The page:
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Caribbean Pesticide Management News Project Update March 2020 PROJECT OBJECTIVES/ COMPONENTS Safe disposal of POPs and other obsolete pesticides and PCBs Technology transfer of methodologies for identification and remediation of contaminated sites Development of systems to manage empty pesticides containers Strengthening regulatory framework and institutional capacity for sound management of pesticides Promotion of alternatives to chemical pesticides

In our second edition of Caribbean Pesticide Management News, we will feature some updates and exciting news in the world of pesticides management in the region. Our aim is to keep you informed about project developments quarterly and to provide valuable “info-bits”! Here is some information about happenings from September 2019 to March 2020.

The project “Disposal of Obsolete Pesticides including POPs, Promotion of Alternatives and Strengthening Pesticides Management in the Caribbean” is presently being implemented by the Food and Agriculture Organization (FAO) and the Coordinating Group of Pesticides Control Boards of the Caribbean (CGPC) in 11 countries of the Caribbean: Antigua and Barbuda, Barbados, Dominica, Dominican Republic, Guyana, Jamaica, Saint Kitts and Nevis, Saint Lucia, Saint Vincent and the Grenadines, Suriname and Trinidad and Tobago.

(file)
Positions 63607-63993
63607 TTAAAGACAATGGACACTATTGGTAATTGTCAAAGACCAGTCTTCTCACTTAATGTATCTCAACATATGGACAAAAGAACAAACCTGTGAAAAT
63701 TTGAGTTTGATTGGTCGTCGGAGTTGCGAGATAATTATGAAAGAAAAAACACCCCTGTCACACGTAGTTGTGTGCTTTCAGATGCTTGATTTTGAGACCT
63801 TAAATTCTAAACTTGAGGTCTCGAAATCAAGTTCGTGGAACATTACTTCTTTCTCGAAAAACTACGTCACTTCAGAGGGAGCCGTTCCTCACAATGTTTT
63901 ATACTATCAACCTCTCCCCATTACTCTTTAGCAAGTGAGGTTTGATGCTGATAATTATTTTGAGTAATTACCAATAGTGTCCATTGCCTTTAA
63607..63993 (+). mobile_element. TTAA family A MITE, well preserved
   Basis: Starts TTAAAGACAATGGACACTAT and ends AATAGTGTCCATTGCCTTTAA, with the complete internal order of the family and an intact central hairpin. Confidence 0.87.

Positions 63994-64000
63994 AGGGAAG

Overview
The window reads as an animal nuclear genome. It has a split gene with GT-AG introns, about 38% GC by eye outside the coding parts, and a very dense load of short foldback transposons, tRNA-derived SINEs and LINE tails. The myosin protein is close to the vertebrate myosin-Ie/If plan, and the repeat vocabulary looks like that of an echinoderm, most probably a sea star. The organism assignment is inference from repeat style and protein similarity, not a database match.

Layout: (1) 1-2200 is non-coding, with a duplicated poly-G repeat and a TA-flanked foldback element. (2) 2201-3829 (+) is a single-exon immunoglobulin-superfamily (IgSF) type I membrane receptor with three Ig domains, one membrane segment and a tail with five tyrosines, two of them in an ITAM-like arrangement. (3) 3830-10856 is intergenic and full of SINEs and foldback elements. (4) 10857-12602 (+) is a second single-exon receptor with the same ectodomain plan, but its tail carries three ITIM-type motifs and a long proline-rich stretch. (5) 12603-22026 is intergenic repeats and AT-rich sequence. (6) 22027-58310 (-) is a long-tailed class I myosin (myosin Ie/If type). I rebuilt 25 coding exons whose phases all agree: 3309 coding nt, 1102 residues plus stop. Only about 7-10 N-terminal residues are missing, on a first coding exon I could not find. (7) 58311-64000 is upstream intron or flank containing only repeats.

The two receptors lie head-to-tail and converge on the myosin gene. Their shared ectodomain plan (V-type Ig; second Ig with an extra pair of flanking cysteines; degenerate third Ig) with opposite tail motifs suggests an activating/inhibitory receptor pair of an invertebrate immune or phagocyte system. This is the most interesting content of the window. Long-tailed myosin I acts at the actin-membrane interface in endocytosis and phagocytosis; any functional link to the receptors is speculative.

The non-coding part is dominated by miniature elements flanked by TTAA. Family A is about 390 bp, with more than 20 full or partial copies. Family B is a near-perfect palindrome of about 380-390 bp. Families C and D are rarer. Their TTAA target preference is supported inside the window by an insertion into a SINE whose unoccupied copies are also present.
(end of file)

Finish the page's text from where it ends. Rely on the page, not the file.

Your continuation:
Empty Container Management Possible locations for container management pilots and container collection identified in Dominica Through a series of engagements in Dominica with Regional Project Coordinator, Guy Mathurin, empty pesticide container management stakeholders consisting of Extension officers, farmers, the solid waste management authority, and pesticide importers and pest control operators came to an agreement to form a committee that would attempt to establish an empty pesticide container management pilot. In addition, this visit allowed for the assessment of potential sites for situating bins to collect containers in the North West region of Dominica that included areas in St. Joseph such as the farming district around Salisbury, Layou and Mero. Possible places for starting container management pilots were also examined on the East Coast in the area of Castle Bruce, which is close to Kalinago/Carib Territory. Positive example of recycling empty pesticide containers in Guadeloupe can lead to improved processes in the region

Potential site for locating bin for collection of empty pesticide containers in Salisbury, Dominica

Worker installing plastic trays made from recycled pesticides container granules Source: https://agrivalor-gp.fr/

Consultation on the proper management of empty pesticide containers hosted in St. Kitts and Nevis